Jamie Chatfield, her husband and four children have been living in temporary housing provided by Alberta Emergency Management Agency following the June 2010 flood.
Alberta Municipal Affairs spokesman Cam Traynor says "temporary" is the keyword.
He says they've given a few extensions, but the mobile homes are needed for people who need affordable housing.
Chatfield says their home in Irvine, near Medicine Hat, had extensive structural damage and had to be gutted.
She says if the province would have given them the money to fix the house, they would be back in their own home, instead of still living in temporary housing.
"We would have been up, done and finished and living in our home. Now we're just back and forth and struggling."
Traynor say they'll continue providing assistance for the families beyond Wednesday's deadline.
Chatfield says her husband has since taken a job in northern Alberta to help pay for the work.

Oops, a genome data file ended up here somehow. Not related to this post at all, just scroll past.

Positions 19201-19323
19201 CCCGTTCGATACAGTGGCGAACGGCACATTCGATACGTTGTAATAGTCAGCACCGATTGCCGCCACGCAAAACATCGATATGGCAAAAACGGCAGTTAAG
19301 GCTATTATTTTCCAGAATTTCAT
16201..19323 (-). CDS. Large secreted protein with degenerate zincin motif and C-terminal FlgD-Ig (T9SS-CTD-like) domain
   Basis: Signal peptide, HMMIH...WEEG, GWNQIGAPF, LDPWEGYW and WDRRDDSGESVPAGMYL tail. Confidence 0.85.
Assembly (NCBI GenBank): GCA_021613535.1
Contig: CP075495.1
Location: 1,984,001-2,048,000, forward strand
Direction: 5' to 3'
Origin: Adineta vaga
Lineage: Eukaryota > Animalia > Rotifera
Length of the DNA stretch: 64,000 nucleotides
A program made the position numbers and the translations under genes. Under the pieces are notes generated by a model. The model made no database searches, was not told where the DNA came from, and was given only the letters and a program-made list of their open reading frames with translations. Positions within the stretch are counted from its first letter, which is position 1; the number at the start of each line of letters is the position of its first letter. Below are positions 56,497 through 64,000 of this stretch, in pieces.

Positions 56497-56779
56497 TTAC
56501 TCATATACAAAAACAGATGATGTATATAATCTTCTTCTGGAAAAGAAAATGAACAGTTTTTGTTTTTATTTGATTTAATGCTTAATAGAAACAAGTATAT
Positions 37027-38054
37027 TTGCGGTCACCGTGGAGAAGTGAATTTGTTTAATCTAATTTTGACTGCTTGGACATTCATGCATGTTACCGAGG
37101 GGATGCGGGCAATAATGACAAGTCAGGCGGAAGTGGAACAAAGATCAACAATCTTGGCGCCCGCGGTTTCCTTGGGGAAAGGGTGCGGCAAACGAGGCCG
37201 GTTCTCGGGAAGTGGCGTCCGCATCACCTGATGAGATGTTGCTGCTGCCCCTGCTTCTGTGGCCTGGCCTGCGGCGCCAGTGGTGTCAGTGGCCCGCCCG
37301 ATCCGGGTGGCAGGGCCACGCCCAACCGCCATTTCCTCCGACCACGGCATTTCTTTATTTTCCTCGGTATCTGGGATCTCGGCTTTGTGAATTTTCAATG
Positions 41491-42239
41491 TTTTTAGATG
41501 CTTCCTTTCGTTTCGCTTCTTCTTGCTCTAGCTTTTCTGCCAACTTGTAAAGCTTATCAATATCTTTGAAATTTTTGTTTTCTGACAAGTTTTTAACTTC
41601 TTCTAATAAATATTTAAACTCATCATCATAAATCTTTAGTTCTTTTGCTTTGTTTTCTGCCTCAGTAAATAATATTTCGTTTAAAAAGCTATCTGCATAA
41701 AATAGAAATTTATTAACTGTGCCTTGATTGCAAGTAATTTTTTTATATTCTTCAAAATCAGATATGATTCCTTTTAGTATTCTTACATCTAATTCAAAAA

"He's only here for a week at a time, so you can only get so much done."
Her family has to be out by Wednesday.
Chatfield says her family is preparing to live in their recreational trailer for the winter.
"The hardship has been mostly on the kids. They kind of have no home. It's sad, actually."
In the fall of 2010, opposition parties raised concerns about a private company that handled full administration of flood claims.
At that time, the Alberta government had paid out less than $25 million on claims to homeowners and business for damage suffered in the flooding in the southeastern portion of the province.
The province had promised $200 million in aid to flood victims in July 2010.
Flooding and heavy rain forced about a dozen homes to be abandoned in the hamlet of Irvine in June 2010. Some residents had to be evacuated by boats and helicopters.